I have been following a story in Netherlands that has gone viral and should interest us here.
A 69-year-old Dutch man, Emile Ratelband, had asked a court in Arnhem to formally change his date of birth to make him 49 years old. He said he did not feel 69, and that his age of 69 did not reflect his emotional state and it was causing him to struggle to find work and love.
It is a feeling that I am sure many people aged 60 plus will identify with. It is rather difficult finding work and finding love in that age bracket.
Rejecting the man’s request, the court said in a written ruling on Monday that Dutch law assigned rights and obligations based on age “such as the right to vote and the duty to attend school.
If Mr Ratelband’s request was allowed, those age requirements would become meaningless.”
In a press statement, the court said: “Mr Ratelband is at liberty to feel 20 years younger than his real age and to act accordingly.
But amending his date of birth will cause 20 years of records to vanish from the register of births, deaths, marriages and registered partnerships. This will have a variety of undesirable legal and societal implications.”
This Dutchman should have simply come to Ghana and he could have changed his date of birth quite easily without having to go to court and having the court have the effrontery to reject his request.
In Ghana nobody cares that years of records vanish every day with people changing their dates of birth regularly.
You only need to read my favourite column in the Daily Graphic and in the Gazette to see how easy it is to wipe away any number of years from your life without going to court.
You just go to the Commissioner of Oaths sitting under the trees near the courts and swear an oath to change your date of birth and get this published in the Daily Graphic.
Around the same time that this Dutchman went to the court, an extreme case of this ridiculous disregard for records and laws was published in the Daily Graphic on November 5.
Under a title, Change of date of birth, a man from Tamale wished the “public to know that his date of birth is May 30, 1997, and not May 10, 1975, with effect from October 25, 2018.”
The announcement said that all documents bearing his former date of birth were still valid.
By one stroke, 22 years of history had been wiped off and this man had become 22 years younger.
I don’t know if this man from Tamale had been driven to this extreme measure because, like the Dutchman, he was having a struggle finding work or finding love, and didn’t feel the age that he had been up till October 25.
And our laws allow this? And if you have documents, like a West African School Leaving Certificate, which now would have been issued to you before you were born, how can it be said to remain valid?
If you are able to reduce your age by 22 years, it means you could even have married before you were born, you could have signed legal documents, you could have voted before you were born. And our laws allow this?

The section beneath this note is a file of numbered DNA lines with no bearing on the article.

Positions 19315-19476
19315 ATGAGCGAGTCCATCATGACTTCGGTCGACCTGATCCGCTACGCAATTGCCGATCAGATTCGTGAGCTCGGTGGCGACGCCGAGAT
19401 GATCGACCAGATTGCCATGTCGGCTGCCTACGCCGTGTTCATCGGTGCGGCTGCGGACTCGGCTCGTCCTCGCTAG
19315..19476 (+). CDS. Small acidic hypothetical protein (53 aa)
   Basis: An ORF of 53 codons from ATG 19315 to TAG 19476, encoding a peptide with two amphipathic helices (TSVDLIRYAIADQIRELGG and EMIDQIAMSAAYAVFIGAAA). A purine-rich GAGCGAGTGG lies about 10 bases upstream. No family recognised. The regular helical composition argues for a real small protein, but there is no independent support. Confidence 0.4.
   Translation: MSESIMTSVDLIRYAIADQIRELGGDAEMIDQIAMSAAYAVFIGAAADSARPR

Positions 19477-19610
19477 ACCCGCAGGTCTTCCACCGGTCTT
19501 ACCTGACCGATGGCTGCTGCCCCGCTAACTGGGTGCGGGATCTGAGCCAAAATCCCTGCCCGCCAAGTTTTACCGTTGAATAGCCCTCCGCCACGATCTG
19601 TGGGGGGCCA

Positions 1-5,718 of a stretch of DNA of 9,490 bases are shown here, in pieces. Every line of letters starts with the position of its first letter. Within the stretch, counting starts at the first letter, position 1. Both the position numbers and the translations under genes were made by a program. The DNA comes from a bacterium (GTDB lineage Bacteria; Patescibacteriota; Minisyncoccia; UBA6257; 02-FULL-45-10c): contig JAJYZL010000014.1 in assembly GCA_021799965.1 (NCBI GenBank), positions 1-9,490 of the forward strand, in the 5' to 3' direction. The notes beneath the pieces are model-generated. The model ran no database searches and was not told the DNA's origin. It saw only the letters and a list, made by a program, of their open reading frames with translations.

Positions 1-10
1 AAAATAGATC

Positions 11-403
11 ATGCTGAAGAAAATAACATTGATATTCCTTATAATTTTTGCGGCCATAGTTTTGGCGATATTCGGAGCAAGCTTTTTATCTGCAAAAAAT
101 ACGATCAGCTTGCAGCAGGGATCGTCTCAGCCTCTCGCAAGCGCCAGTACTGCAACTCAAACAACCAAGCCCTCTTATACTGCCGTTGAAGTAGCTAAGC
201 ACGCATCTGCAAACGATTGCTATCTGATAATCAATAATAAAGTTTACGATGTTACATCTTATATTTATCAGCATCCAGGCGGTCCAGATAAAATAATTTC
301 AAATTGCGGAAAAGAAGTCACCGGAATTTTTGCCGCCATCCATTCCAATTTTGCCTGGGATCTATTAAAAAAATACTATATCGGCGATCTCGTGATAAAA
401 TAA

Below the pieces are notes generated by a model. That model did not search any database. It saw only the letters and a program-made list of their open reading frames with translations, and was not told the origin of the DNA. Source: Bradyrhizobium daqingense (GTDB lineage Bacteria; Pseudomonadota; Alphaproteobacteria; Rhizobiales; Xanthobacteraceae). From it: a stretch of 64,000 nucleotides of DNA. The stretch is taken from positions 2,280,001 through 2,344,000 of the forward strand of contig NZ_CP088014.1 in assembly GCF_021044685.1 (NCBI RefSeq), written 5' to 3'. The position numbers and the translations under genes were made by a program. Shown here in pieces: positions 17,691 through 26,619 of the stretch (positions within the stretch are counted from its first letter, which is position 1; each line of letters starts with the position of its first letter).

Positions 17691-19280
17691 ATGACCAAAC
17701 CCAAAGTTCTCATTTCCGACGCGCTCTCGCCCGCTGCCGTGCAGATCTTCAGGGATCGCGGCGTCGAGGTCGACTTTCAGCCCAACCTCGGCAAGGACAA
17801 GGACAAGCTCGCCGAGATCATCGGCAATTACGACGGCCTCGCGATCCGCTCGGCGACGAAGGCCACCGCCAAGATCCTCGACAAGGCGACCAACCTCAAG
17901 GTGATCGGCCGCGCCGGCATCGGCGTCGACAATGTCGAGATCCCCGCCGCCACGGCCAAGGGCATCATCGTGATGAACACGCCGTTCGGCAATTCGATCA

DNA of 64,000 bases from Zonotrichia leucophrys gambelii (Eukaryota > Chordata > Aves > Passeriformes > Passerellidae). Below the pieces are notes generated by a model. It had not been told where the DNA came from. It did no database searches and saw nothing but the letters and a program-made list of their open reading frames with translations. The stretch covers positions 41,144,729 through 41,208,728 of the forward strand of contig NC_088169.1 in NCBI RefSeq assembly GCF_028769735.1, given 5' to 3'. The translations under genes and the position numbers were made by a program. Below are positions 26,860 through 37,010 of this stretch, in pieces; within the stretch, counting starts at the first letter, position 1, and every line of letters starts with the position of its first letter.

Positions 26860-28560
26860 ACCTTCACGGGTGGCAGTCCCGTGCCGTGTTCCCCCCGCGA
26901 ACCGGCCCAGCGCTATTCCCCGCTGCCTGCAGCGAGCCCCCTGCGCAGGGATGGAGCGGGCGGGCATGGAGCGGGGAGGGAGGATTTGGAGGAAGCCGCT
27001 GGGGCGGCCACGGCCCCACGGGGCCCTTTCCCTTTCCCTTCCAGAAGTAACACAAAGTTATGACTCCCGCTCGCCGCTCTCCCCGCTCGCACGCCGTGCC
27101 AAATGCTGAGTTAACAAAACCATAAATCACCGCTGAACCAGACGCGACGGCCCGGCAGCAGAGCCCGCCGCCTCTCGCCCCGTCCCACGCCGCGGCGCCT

I know we are Ghanaians and figures don’t mean very much to us but surely you can only be born once?
Another foreign story struck a chord with me. The Chinese government has been reported to be taking aim at the wedding industrial complex, and called for an end to “vulgar wedding practices” like expensive wedding gifts and lavish ceremonies. From now onwards, you cannot give or demand cars or houses as wedding gifts.
It is not weddings that have been on my mind so much as presents and gift giving. There seems to have been a subtle change in the culture of giving gifts in this country.
It used to be that when a child was invited to a friend’s birthday party, she would take a present to the birthday celebrant.
She might come back from the party with a parcel of birthday cake, but it was not de rigueur.
Now children can arrive at a birthday party without a present but they expect to be given a present to take away.
The person celebrating the birthday gives the presents.
I am told that there is a school here in Accra where a parent arrived in the class of his child who had a birthday with an iPad for everyone in the class.
Children get very upset when they don’t get a bag to take away from a party.
The practice has spread to the grownups, and you have to get mementoes to give away at birthdays, funerals and weddings or parties of any kind.
It used to be ever so straightforward about who gives presents at which occasion.
It is the person who has arrived that brings the present. Just showing my age, I suppose.
When you write a column, you have friends who have ideas that they suggest to you all the time. Most of the time, you use their ideas in the write up.
I am thinking I will try a new angle and have a corner for my friends where I will put their ideas and complaints.
I start with Mary Tamakloe who I was in school with and who has spent much of her adult life since school in Germany.
Back in Ghana, she is having difficulty with the disorder that is every day life in our country. Mary writes:
The owner of vehicles that damage state properties should be held accountable and be made to pay for the repairs.
Every day vehicles damage the wire mesh in the median of the George Walker Bush Highway, everyday traffic lights are knocked down by drivers and everyday street lights are knocked down by reckless drivers.
The repair of the damage caused should be charged to the insurance of the drivers of these vehicles.
The rest of the population should not have to pay for the recklessness of these drivers.
If their insurance premiums go up as a result of their insurance having to cover the damage, they would be more careful on the roads.
Drivers who damage state property must pay for the damage.